The soft voice and slight frame belie the steady gaze and the unwavering focus on empathy. Thich Nhat Hanh, the renowned Zen master, is a rare mix of gentle mien and understated resilience. Nominated for the Nobel Peace Prize in 1967, his quiet wisdom is an amalgamation of his activist days during the Vietnam War, his relief work to end the conflict, monastic training and extensive scholarship.
Unable to remain insulated from the ravages of war, he wrote to Martin Luther King Jr, pointing out that death to the oppressor is not what monks (who had self-immolated) sought, but an end to oppression, hate and discrimination. His letter marked a turn that led to growing anti-war sentiments in the US and Luther King nominated him for the Peace Prize.In 1964, he established a monastic and lay order, the Order of Interbeing. He also founded the Van Hanh Buddhist University in Ho Chi Minh City and has taught at Columbia University and the Sorbonne.In 1982, he set up a retreat, Plum Village, in south-west France where he lives in exile with fellow monks and nuns. Now 82 years old, he has published more than 85 widely-read titles and conducts international retreats. His philosophy of Engaged Buddhism and techniques of Mindfulness Meditation draw millions to his unique teachings.He is the inspiration behind the ethics committee in the Indian Parliament — which was set up after he met the then Vice President K R Narayanan. Active in the peace movement, he has guided retreats for Israelis and Palestinians, engaging them to listen to each other.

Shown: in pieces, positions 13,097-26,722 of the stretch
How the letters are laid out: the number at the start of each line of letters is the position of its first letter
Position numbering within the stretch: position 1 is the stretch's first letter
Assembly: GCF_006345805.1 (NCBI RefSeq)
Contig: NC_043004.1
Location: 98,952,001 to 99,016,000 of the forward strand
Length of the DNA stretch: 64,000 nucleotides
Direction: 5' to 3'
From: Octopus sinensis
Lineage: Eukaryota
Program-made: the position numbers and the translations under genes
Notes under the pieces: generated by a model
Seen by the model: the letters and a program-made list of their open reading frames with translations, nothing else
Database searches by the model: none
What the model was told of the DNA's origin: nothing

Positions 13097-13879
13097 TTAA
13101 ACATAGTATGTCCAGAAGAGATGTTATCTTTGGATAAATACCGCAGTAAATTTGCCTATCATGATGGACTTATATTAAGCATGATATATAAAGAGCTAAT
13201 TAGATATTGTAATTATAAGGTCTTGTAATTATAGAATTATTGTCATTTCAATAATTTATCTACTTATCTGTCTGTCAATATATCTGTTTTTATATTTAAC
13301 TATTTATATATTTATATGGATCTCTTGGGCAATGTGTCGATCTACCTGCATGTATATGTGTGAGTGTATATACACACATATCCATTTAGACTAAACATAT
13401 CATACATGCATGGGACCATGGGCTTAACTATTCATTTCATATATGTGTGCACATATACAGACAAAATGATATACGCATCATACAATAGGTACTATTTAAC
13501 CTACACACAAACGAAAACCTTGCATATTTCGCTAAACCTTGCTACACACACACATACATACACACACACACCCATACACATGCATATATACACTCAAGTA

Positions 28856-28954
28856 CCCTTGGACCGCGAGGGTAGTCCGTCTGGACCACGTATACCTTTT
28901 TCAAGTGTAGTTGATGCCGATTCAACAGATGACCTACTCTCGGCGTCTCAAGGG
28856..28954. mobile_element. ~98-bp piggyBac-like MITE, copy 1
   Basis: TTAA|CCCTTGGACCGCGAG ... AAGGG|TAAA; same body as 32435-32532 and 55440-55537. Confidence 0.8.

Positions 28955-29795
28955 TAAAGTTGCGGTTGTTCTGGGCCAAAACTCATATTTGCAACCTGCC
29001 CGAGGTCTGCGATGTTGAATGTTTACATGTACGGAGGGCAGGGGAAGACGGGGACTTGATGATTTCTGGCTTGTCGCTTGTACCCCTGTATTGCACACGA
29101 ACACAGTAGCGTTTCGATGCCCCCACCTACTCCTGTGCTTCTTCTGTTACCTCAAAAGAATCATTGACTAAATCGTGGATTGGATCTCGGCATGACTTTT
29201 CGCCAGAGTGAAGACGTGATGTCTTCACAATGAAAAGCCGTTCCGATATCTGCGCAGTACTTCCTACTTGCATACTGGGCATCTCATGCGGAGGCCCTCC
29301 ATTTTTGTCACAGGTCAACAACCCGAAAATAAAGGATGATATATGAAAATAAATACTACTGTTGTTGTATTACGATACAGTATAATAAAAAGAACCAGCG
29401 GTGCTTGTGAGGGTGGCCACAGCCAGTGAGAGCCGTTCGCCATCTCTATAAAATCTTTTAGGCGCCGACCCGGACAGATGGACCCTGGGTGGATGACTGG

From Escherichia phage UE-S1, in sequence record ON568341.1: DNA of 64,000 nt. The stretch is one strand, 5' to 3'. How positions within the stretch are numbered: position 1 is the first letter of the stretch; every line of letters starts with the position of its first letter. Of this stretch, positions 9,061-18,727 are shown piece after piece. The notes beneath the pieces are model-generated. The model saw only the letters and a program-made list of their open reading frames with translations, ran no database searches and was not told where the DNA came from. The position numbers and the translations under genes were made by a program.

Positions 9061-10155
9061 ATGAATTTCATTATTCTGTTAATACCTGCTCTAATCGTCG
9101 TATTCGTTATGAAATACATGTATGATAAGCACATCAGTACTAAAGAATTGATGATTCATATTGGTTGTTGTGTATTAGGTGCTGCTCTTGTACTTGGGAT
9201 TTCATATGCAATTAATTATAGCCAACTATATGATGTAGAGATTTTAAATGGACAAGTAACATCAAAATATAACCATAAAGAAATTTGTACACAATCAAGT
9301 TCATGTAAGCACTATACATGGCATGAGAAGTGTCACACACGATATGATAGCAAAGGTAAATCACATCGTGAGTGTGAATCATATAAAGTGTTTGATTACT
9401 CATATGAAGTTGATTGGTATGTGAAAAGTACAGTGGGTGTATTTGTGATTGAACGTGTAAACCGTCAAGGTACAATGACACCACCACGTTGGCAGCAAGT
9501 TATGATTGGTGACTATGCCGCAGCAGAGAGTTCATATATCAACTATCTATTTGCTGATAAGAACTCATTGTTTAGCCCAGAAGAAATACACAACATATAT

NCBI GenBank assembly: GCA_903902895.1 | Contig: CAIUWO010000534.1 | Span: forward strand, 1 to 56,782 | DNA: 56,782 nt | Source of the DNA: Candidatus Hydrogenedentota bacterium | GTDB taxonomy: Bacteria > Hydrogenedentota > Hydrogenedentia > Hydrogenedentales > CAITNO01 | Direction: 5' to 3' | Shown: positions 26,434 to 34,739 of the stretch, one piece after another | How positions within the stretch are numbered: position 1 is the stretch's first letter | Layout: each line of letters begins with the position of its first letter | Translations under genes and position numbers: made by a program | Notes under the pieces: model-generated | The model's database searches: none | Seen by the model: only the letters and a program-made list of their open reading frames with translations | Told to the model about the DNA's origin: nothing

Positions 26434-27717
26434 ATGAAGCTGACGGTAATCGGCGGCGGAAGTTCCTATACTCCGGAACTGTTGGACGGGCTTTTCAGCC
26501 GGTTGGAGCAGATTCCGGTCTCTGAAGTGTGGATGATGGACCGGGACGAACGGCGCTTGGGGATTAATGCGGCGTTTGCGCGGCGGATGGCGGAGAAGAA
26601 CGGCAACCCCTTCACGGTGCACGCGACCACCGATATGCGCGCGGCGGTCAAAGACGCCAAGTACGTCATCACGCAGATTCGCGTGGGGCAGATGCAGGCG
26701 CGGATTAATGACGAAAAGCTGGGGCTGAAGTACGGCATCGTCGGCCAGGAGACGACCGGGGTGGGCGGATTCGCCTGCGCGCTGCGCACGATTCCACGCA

Compassion being the master’s signature, Thich Nhat Hanh has picked up the pen before as editor-in-chief of the journal Vietnamese Buddhism in 1956. His words, then and now, are a call to disarm and ensure peace in every step.
This article appeared in the Times of India on 2 October, 2008, introducing Thich Nhat Hanh as the Guest Editor for the day. You can read it on their website here.